How to Connect Python to SQL Server using pyodbc

If so, I’ll show you the steps to establish this type of connection using a simple example.

The Example to be Used

To start, let’s review an example, where:

  • The Server Name is: RON\SQLEXPRESS
  • The Database Name is: TestDB
  • The Table Name (with a dbo schema) is: dbo.Person
  • The dbo.Person table contains the following data:

Steps to Connect Python to SQL Server using pyodbc

Step 1: Install pyodbc

First, you’ll need to install the pyodbc package which will be used to connect Python to SQL Server.

You can use the PIP install method to install the pyodbc package:

Step 2: Retrieve the server name

Now retrieve your server name.

In my case, the server name is: RON\SQLEXPRESS

One way to find your current server name is by running the following query:


Step 3: Obtain the database name

Next, obtain the database name in which your desired table is stored.

You can find the database name under the Object Explorer menu (underneath the Databases section), which is located on the left side of your SQL Server.

In our example, the database name is: TestDB

Step 4: Get the table name

Now you’ll need to get the name of your desired table.

The name of your table would also be located under the Object Explorer menu (underneath the Tables section).

Here, the name of the table is: dbo.Person

The following data will be displayed in SQL Server when you run a simple SELECT query using the dbo.Person table. This is also the data that you’ll get once you connect Python to SQL Server using pyodbc.

Step 5: Connect Python to SQL Server

And for the final part, open your Python IDLE and fill the server name, database and table information.

Here is the structure of the code that you may use in Python:

import pyodbc 
conn = pyodbc.connect('Driver={SQL Server};'

cursor = conn.cursor()
cursor.execute('SELECT * FROM database_name.table')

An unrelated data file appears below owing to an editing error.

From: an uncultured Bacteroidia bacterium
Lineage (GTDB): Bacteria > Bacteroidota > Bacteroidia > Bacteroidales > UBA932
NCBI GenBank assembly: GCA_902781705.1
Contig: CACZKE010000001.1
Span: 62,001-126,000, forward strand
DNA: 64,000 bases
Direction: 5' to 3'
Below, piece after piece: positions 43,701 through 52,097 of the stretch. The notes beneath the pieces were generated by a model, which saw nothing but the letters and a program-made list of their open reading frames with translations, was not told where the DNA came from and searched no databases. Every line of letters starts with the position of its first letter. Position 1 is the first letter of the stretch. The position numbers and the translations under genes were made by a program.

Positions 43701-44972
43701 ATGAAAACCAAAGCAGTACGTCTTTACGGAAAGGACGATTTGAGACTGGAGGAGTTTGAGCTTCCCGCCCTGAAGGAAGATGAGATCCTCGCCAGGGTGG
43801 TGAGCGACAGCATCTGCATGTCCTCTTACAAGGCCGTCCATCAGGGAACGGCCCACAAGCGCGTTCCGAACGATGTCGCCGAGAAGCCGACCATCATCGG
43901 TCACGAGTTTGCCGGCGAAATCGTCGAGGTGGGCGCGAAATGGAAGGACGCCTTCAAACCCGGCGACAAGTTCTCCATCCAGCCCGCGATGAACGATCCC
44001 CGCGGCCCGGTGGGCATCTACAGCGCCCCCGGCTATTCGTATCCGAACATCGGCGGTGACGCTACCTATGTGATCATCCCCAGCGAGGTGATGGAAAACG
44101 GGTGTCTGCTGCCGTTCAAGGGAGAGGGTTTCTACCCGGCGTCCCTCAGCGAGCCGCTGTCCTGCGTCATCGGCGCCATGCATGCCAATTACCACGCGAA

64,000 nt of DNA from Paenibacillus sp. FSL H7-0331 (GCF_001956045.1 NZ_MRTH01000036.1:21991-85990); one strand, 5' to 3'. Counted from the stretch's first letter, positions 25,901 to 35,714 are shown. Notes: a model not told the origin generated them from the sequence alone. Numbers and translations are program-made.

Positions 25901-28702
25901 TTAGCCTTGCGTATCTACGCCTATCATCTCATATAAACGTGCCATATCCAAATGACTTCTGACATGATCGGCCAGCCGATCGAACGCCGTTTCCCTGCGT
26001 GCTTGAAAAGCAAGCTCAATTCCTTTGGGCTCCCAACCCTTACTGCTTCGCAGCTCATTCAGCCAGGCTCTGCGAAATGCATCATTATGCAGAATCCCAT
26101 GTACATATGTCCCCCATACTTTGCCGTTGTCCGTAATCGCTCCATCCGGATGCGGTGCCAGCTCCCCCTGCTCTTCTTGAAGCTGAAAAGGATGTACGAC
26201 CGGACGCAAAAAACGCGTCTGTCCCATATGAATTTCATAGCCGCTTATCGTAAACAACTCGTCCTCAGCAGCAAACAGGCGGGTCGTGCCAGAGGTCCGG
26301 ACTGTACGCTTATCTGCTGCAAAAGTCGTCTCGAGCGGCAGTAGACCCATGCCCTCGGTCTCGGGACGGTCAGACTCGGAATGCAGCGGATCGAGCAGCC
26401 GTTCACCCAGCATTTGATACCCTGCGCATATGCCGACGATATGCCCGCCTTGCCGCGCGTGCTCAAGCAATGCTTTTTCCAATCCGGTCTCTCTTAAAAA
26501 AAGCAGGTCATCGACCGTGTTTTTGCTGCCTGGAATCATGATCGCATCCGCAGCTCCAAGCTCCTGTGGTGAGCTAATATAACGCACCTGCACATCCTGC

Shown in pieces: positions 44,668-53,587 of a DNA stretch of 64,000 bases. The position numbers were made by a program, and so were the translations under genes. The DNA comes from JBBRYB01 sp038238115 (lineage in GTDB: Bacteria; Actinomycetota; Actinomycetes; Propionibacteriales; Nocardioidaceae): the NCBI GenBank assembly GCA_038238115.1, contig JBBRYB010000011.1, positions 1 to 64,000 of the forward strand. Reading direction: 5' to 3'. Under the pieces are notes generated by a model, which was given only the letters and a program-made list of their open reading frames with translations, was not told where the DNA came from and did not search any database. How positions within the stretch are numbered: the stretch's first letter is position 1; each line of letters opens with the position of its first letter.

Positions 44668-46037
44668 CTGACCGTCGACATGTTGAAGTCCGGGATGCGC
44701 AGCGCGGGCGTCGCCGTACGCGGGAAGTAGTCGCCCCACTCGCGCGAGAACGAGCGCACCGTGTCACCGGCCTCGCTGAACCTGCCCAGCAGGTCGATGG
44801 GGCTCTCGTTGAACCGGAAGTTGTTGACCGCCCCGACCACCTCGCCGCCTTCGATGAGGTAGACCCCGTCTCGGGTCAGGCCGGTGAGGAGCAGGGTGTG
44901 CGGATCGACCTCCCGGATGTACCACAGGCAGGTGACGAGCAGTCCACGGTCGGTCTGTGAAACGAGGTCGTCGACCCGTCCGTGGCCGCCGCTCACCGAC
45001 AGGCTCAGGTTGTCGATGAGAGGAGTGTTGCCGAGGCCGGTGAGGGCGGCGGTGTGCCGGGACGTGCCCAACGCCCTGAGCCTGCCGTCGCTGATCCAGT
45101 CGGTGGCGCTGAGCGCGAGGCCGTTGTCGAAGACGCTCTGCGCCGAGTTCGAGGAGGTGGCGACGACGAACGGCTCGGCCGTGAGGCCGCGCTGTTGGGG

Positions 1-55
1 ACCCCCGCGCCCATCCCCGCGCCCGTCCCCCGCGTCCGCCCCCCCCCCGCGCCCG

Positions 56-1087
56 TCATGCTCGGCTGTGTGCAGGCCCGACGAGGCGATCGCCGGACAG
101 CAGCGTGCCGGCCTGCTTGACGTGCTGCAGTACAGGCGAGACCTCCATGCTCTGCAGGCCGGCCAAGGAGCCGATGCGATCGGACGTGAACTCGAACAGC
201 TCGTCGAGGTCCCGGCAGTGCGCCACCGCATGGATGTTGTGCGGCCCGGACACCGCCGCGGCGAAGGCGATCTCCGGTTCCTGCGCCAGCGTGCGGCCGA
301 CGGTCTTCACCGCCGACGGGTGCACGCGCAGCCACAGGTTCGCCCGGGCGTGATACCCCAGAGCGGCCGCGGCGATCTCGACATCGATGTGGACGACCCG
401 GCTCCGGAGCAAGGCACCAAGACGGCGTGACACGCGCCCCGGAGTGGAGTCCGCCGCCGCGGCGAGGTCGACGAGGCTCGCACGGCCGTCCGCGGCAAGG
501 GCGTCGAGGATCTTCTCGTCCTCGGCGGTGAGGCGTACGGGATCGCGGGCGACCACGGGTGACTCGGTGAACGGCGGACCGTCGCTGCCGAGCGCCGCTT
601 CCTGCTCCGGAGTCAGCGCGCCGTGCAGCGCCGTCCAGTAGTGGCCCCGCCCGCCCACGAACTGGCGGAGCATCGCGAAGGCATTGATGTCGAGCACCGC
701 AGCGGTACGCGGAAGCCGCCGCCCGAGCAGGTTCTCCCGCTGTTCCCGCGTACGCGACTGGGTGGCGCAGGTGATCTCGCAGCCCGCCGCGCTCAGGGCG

for row in cursor:

And this is how the code would look like in Python for our example:

Run the code in Python (adjusted to your server name, database and table information).

You’ll notice that the results that were printed in Python match with the info that was displayed in SQL Server:

From SQL to Pandas DataFrame

You can take things further by going from SQL to Pandas DataFrame using pd.read_sql_query:

import pandas as pd
import pyodbc 
conn = pyodbc.connect('Driver={SQL Server};'

cursor = conn.cursor()

sql_query = pd.read_sql_query('SELECT * FROM TestDB.dbo.Person',conn)

When applying pd.read_sql_query, don’t forget to place the connection string variable at the end. In our case, the connection string variable is conn.

Once you run the code (adjusted to your database connection information), you’ll get the following Pandas DataFrame:

Note that the syntax of print(type(sql_query)) was also added to the code to confirm that now we’ve got a DataFrame.

Conclusion and Additional Resources

You have seen how to connect Python to SQL Server. Once you established such a connection between Python and SQL Server, you can start using SQL in Python to manage your data.

You can also use Python to insert values into SQL Server table.